In This Article Expand or collapse the "in this article" section Italian Literature

  • Introduction
  • General Overviews
  • Histories of Italian Literature
  • Reference Works
  • Anthologies
  • Primary Texts
  • Bibliographies
  • Research Tools
  • Journals
  • Historical and Cultural Background
  • Italian Literature in Comparative Perspective

Renaissance and Reformation Italian Literature
Monica Calabritto
  • LAST REVIEWED: 10 May 2021
  • LAST MODIFIED: 25 November 2014
  • DOI: 10.1093/obo/9780195399301-0226


Since Jacob Burckhardt’s pioneering work Die Kultur der Renaissance in Italien (1860) Italy and Italian politics, society, and culture in the 15th and 16th centuries have been identified with the period called the Renaissance. If one accepts the term Renaissance to define this period, the Italian literature in the vernacular between the second half of the 14th century and the first half of the 16 century can be called Renaissance literature. General characteristics of this period are a renewed emphasis on the individual self (both body and mind), a new perception of time and space spurred by the acquisition of a historical distance from the past—Latin and Greek Antiquity—and the astronomical and geographical discoveries, a new political attitude detached from Christian morality, and a religious world impacted by the Protestant Reformation. Florentine civic humanism, which began in the 14th century and continued throughout the 15th century, played an important role in shaping the notions of history and civic community. The period between the second half of the 16th century and 1650 sees the Catholic Reformation playing a large role in Italy, first with the Council of Trent and, then, with the work of popes bent on eradicating religious heresy from the Italian states. From a political point of view, after the sack of Rome in 1527, the fragile equilibrium among the Italian states, already shaken by the invasion of French king Charles VIII in 1494, was completely destroyed, and much of Italy became de facto a domain of the Spanish kingdom. The culture and literature of this period were characterized by the interest for simulation and dissimulation, codes of behavior and honor. During these centuries Italy did not have a cultural center that irradiated to other cities. Several cities were important for the creation and development of various literary genres, and they were all located in the center and north of the country: Ferrara, Urbino, Mantua, Florence, Venice/Padua, Rome, and, to a lesser extent, Milan. Florence was at the forefront in the choice of the vernacular as the language in which literature should be written. In many histories of Italian literature the period discussed above begins with the work of Francesco Petrarca and his Rime, and it ends with the work of Giambattista Marino and the development of the genre of the romanzo. In literature, this period witnessed the original elaboration of Plautine comedies into the genres of the commedia erudita, the birth and development of commedia dell’arte, the favola or dramma pastorale, and the romance epic poem and the dialogue, besides the elaboration of the genre of the novella and the modification of the epistolary genre.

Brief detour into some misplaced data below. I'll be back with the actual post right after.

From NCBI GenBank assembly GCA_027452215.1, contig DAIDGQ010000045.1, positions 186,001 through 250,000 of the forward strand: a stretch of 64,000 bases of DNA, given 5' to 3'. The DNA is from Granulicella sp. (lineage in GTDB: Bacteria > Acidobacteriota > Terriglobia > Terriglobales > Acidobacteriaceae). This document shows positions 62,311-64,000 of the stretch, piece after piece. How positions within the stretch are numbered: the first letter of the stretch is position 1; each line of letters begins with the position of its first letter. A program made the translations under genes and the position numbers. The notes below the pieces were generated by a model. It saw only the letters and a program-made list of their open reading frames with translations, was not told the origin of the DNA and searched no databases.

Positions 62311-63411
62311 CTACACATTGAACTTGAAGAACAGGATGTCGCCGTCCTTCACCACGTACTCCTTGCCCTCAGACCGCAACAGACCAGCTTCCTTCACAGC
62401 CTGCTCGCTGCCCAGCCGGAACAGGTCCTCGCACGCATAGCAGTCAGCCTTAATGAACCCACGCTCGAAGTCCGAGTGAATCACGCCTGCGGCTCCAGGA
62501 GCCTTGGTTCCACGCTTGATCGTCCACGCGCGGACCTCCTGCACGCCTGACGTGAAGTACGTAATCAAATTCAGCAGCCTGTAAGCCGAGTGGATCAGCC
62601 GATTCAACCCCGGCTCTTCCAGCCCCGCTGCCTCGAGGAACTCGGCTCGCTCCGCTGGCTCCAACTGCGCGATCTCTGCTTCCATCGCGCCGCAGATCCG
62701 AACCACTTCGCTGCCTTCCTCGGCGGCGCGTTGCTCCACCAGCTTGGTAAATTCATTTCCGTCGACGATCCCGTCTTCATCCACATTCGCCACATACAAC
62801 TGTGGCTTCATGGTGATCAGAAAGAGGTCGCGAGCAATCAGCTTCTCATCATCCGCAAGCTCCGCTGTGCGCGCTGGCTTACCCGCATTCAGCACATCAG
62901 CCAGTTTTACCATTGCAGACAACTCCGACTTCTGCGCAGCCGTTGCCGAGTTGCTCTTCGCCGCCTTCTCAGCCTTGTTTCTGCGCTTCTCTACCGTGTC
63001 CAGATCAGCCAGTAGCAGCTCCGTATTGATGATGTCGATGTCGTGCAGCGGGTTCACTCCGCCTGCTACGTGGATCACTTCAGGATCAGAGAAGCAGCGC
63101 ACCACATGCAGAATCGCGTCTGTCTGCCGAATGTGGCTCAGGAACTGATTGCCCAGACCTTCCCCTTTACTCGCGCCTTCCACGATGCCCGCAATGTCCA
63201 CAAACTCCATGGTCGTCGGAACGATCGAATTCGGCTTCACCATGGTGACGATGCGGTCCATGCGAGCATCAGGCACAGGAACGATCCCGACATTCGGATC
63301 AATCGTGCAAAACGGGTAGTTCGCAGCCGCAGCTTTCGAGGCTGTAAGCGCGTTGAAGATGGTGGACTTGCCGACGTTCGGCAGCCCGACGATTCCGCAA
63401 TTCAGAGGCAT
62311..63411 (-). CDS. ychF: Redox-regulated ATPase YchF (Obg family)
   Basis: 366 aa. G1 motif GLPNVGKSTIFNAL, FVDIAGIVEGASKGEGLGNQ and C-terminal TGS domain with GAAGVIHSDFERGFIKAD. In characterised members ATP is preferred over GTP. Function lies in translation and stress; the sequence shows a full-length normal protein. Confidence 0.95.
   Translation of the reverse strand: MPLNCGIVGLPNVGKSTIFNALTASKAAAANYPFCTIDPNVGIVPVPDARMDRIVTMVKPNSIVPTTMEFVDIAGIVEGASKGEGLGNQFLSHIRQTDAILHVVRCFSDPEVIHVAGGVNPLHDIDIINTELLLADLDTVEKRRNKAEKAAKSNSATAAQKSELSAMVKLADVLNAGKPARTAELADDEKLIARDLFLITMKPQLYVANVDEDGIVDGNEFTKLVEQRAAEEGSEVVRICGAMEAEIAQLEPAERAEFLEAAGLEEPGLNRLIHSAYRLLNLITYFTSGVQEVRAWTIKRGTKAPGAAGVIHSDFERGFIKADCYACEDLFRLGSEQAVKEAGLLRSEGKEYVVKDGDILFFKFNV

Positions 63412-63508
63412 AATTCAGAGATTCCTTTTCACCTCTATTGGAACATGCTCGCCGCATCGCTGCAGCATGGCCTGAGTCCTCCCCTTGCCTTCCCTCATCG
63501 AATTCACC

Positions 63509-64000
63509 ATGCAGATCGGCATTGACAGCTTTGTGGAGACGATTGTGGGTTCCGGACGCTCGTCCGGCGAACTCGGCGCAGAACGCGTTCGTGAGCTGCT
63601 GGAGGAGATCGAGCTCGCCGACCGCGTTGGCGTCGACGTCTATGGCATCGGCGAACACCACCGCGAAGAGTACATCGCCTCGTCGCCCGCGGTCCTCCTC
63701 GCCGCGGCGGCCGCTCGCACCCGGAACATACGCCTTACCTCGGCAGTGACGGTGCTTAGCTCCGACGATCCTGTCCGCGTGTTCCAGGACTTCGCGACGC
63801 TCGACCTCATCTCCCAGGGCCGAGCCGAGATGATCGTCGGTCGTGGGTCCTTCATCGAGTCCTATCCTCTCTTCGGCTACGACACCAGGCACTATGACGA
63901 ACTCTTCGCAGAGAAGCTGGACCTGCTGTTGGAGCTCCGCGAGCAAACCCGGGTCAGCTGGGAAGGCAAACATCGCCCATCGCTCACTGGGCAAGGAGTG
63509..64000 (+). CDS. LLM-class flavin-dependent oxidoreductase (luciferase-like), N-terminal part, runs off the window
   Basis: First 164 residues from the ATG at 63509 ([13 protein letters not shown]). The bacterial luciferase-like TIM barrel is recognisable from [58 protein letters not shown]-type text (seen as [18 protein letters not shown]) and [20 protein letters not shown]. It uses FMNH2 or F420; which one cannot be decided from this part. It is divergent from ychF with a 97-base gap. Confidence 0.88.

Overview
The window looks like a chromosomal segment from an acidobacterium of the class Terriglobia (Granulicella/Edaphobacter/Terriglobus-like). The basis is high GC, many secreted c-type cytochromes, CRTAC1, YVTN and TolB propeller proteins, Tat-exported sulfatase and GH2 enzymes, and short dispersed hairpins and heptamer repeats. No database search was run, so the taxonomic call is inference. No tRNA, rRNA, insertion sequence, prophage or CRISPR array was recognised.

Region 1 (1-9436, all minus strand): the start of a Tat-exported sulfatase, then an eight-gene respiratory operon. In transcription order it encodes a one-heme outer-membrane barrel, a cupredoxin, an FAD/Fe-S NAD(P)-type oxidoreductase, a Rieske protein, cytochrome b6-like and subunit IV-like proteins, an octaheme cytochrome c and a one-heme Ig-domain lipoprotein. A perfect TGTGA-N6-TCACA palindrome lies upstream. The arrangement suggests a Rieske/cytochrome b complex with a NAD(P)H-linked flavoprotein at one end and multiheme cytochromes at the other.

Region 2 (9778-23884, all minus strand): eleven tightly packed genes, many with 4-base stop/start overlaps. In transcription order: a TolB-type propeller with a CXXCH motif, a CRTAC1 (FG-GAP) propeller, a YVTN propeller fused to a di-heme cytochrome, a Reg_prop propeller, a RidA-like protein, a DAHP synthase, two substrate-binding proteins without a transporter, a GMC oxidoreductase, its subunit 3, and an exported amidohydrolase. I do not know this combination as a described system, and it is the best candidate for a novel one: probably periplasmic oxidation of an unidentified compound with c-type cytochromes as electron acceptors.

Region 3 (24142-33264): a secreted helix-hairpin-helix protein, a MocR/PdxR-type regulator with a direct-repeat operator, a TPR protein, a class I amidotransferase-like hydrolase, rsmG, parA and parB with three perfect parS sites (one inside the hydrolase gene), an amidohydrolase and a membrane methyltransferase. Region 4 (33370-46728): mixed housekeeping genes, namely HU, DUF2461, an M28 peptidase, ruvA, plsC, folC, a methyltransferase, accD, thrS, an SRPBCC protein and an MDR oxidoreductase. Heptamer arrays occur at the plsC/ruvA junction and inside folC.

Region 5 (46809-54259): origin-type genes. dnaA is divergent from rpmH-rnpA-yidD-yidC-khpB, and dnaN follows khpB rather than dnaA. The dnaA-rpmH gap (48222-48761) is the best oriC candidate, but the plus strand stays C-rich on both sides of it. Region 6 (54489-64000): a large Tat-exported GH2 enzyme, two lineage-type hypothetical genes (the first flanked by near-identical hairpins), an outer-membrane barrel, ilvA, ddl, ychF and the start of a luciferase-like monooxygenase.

General Overviews

While the website Rinascimento of Italica provides the general public and undergraduate students with a reliable introduction to the Italian Renaissance from a literary, cultural, and historiographical point of view, the remaining texts in this category approach Italian literature of the Renaissance and the Reformation from an interdisciplinary perspective. Dionisotti 1967 establishes a fruitful interaction between cultural history and political geography, which many writers since then have adopted. Dionisotti also emphasizes the gap between humanism and the Renaissance in terms of language (Latin/vernacular), and the great changes brought by factors such as printing and the academies. Focusing on the notion of history and time, Gardini 2010 offers a valuable synthesis for scholars and students alike of the historiography on the Renaissance from Burckhardt to the present time. Migiel and Schiesari 1991 and Shemek 1998 provide original interpretations of fictional and nonfictional texts informed by gender and feminist theory, productively relating them to historical analysis, textual criticism, and psychoanalytic theory. Cox 2008 is a seminal study of the reasons leading to the emergence and the decline of Italian women’s writing in elite literary culture during the long 16th century (1490–1610) and within the context of a specific genre—Petrarchist lyric—and a specific language and idiom—the vernacular normalized by Pietro Bembo. Brown 1995 aims to reassess categories such as modernity, periodization, and the importance of individualism, which have been subjects of discussion and debate among scholars in the field. Bolzoni 1995 offers a fascinating analysis of the interaction between techniques of visualization of knowledge linked to memory and the spreading of print in vernacular in the 1500s. Strappini 2001 gives a bird’s-eye view of 17th-century Italian literature in relation to three elements essential for understanding this period: book trade, collecting, and institutions.